He was a boxer and a fighter before becoming the great architect we know today, and has designed some of the best buildings and residences in Japan and the world.

Pros and Cons To Starting Architecture Late at 40

To sum up, here are some of the pro’s and con’s of pursuing architecture in the 30s and 40s.


An edge – Whatever you previously studied or been employed as will be extremely useful in your architectural career.

If you worked in IT, retail or hospitality background, you’d have a distinct edge over other architecture graduates, because your technical skills and customer service abilities will be quite useful in most practices and will help you advance in your career.

However it’s important to remember not to compare yourself to individuals your age, but to others who have had similar experiences.

Architecture school may seem easy?!? – If you’re a little older, chances are you’ve already had a stable employment at some point, that taught you the discipline of working a whole day, which can work wonders in your architecture degree if you apply it.

Additionally, having actually worked in the ‘real world,’ you’ll have a better understanding of how what you’re learning can be applied. Architecture degrees are challenging to obtain.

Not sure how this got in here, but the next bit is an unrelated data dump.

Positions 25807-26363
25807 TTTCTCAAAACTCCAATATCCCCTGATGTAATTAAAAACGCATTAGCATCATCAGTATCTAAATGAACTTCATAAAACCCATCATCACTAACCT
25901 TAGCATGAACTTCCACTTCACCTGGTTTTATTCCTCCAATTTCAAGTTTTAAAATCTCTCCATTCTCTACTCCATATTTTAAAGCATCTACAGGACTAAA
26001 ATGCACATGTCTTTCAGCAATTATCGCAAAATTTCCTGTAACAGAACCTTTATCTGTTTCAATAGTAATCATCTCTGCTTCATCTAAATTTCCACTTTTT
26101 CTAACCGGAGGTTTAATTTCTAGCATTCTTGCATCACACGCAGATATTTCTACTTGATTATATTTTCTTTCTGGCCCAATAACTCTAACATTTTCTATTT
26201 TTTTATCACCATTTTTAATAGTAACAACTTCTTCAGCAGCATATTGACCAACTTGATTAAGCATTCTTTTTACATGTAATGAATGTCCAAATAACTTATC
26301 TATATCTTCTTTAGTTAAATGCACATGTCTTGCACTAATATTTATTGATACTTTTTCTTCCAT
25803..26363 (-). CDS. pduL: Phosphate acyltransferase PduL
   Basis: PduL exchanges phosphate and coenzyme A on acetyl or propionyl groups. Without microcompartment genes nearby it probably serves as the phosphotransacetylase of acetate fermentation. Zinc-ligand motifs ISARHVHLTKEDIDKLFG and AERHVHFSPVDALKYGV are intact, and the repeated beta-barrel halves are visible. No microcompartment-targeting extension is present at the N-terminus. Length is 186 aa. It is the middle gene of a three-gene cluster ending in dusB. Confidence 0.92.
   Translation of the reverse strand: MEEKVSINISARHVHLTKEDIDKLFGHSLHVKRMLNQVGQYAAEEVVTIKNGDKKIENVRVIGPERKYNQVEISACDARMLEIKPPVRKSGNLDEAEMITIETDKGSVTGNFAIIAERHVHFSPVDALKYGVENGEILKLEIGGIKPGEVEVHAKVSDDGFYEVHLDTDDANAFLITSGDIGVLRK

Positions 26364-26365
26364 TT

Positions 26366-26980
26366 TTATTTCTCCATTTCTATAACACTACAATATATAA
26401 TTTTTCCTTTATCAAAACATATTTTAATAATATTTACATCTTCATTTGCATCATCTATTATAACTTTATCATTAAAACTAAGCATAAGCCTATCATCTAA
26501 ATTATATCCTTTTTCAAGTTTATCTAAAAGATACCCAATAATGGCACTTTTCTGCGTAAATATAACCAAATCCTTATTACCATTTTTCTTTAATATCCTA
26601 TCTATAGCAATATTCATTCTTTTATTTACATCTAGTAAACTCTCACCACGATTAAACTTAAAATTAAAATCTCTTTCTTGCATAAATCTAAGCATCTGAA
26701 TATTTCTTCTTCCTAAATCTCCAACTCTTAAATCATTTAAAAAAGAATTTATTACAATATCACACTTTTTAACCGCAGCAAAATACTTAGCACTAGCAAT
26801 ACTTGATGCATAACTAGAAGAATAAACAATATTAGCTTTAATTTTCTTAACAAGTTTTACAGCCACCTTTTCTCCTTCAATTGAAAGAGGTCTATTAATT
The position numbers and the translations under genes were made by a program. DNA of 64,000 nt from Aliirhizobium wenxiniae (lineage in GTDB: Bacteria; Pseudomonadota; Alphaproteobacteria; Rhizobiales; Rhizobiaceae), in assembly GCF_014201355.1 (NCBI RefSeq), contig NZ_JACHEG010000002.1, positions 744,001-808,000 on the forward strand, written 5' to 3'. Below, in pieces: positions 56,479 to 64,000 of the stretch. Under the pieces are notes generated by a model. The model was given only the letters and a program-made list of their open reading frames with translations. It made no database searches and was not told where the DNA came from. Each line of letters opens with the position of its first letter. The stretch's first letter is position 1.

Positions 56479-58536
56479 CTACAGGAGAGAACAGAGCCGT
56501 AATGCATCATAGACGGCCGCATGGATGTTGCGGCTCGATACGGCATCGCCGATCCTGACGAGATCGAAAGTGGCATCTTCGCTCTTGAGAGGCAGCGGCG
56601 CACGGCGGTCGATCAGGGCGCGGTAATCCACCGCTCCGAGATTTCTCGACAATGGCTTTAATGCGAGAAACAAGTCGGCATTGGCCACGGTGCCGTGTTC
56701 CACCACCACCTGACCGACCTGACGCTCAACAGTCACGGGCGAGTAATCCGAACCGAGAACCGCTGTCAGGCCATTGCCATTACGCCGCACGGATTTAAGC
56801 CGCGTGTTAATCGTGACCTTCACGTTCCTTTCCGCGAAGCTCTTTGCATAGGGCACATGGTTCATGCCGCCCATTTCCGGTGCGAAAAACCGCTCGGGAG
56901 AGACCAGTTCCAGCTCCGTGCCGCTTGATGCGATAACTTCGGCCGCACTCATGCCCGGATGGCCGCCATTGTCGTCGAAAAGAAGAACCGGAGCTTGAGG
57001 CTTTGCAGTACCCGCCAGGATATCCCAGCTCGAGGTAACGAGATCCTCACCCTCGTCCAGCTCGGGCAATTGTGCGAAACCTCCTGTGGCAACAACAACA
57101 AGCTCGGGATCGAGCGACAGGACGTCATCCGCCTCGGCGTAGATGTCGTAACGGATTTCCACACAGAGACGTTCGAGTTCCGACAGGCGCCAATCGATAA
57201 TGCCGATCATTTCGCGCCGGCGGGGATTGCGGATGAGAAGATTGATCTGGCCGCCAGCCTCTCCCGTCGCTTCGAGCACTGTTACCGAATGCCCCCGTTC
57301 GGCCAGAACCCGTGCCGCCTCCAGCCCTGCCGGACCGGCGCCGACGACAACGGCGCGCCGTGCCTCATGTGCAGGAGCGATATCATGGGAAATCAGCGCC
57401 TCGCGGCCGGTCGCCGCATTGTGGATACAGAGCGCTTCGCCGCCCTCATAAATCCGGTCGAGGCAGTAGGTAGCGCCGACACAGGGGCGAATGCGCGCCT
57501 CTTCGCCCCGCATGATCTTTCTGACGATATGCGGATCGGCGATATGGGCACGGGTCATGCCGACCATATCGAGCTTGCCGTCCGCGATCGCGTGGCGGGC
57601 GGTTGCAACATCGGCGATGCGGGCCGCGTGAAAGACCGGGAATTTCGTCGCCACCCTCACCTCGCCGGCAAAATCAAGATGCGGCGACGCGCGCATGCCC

They demand zeal, dedication, and hard effort — there is no way around it. Many students, however, suffer in university because they do not manage their time well and expect it to be like college, where lecturers still tell you what to do.

Easier to connect and expand – Having spent many years on an alternate career, you may already know or are aware of other professionals that can help you and your business grow.

You might want to start practicing as soon as you graduate – and here is a bonus! You already have connections with professionals of other fields that might need your services.

You’re doing BEYOND Norm – In general, people pursue a single career throughout their life. Hence, opting for a brand-new career at the age of 30 or 40 is bringing you closer to excellence.

Yes! You can be called a multi-talented person who’s had majors in maybe 2 or more subjects. In a way, you are also multiplying your income and streamlining it into different sources.

Transform your dreams into reality – Yes! It’s never too late to start architecture. And especially if you have been always dreaming of that idea that never got constructed – it’s time to do so!

Let your architecture experience build you a notable milestone that you always feel proud of. They say, an architect always leaves his footprints on Earth – well, it’s time to make that true, for centuries to come. 

Becoming an Architect at 30 and 40


Time – Assuming 7 years to qualify (most people take longer), you could be working for minimum wage initially while attempting to start a family. Also, don’t forget – you’re not an architect until you fulfill all the licensing requirements.

To become a full-fledged designer, you need a few more years (7+) to gain experience and be able to handle a project on your own. Thus,